Migratory birds starving in Nova Scotia

DARTMOUTH – This extended Winter has been hard on us, but it’s been especially hard on migratory birds moving into our area. Thanks to the snow, birds are struggling to find food and many are dying or becoming too weak to fly.

Injured and sick birds are constantly being brought in to ‘Homeward Bound City Pound’ in Dartmouth.

“This robin was found in a puddle on the side of the road,” says Katie Hauser, an employee at Homward Bound.

“Oh he’s very skinny. You can feel, that’s his keel bone right there. He should be puffed up just like a big chicken breast,” said Hauser.

It’s been a hard Spring on birds in Nova Scotia because the fields continue to be covered in snow. It’s especially difficult for migratory birds that have just arrived from down South. Robins and American Woodcocks can’t find the food they need to survive.

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“Their main food source is bugs and grubs and worms and anything they would find in the dirt, and they can’t get to the dirt,” said Hauser.

Dave Currie found one spot where American Woodcocks are feeding. In 40 years following birds, the President of the Nova Scotia Bird Society says he’s never seen so many in one place searching for food.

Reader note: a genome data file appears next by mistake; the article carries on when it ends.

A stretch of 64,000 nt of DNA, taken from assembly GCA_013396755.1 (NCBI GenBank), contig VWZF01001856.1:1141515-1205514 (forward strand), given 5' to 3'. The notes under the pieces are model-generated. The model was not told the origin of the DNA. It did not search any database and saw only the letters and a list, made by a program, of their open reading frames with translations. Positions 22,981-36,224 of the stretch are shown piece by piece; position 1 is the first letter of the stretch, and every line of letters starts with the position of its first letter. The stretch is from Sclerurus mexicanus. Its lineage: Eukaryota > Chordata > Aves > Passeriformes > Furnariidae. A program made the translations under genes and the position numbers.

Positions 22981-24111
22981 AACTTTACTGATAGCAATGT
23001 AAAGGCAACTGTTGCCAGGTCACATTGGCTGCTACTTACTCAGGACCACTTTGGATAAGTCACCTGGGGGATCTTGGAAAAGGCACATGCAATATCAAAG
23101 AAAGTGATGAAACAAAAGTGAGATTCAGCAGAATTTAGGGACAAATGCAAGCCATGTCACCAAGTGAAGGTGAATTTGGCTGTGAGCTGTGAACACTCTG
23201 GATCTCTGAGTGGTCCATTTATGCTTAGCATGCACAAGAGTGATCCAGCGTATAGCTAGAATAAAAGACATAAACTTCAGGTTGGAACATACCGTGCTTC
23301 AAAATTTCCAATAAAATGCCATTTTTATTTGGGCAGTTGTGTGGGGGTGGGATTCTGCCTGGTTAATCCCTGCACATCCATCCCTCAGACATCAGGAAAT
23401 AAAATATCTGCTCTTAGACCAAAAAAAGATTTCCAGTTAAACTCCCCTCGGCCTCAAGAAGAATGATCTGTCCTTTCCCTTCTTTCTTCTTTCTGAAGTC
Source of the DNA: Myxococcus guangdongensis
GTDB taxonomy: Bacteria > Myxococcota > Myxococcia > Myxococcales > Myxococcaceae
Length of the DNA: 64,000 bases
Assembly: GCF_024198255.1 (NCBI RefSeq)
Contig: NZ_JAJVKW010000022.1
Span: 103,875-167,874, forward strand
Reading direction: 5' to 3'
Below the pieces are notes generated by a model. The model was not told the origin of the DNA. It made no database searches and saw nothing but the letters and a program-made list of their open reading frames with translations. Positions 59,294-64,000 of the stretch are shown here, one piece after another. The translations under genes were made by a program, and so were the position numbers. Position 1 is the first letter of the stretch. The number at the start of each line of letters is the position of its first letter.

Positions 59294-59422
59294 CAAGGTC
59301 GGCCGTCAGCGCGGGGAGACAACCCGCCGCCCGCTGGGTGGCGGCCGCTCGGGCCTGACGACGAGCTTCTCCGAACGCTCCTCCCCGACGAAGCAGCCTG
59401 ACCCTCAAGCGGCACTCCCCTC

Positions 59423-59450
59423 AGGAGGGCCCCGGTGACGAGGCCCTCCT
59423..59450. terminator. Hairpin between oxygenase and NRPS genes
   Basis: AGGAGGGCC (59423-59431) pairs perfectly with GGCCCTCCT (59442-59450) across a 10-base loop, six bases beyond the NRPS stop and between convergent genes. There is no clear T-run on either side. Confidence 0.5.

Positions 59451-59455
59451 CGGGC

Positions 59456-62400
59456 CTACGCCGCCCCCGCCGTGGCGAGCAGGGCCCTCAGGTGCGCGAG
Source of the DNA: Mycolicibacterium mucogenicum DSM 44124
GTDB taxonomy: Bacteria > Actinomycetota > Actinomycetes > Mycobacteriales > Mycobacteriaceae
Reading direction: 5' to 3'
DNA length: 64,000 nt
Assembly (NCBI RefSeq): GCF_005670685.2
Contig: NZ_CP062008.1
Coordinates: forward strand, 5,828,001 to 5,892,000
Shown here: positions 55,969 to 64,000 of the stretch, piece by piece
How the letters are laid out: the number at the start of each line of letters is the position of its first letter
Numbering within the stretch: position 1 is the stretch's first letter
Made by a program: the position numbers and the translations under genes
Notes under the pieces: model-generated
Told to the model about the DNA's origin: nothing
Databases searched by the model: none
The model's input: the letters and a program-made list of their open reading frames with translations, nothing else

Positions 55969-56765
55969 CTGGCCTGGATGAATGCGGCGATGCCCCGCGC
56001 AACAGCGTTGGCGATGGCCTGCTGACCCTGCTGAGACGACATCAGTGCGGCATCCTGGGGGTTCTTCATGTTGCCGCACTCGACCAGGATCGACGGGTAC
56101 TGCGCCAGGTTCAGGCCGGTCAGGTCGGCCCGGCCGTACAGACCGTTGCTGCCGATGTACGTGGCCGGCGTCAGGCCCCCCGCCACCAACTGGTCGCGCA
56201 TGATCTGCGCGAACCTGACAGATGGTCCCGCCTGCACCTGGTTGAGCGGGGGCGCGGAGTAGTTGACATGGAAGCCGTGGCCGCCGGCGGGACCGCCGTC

“I may have a dozen reports that I can say I actually seen a woodcock. You can see a dozen now in one spot if it’s open ground.”

An American Woodcock at the City Pound was well underweight.

“A full grown adult woodcock should weigh around 200 grams,” says Hauser. “This one is around 120 grams.”

Currie says woodcocks aren’t strong flyers and are vulnerable to prey. They are also ground feeders. They have a certain swagger that’s easy to recognize.

“We do expect a fair amount of mortality with the American Woodcock this year,” says Currie, “but hopefully some will survive as they normally do. It cleans the system a little bit.”

“Next year there won’t be as many woodcock, but at some point in time, they’ll build up again.”

If you want to help the birds, Hauser has a few suggestions.

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“You can put out dry or soaked dry cat food or wet canned food,” says Hauser.

“Egg yolks, hard boiled egg yolks, any bird seed, mash,” she says is also good. But bread is not advised, birds can choke on it.

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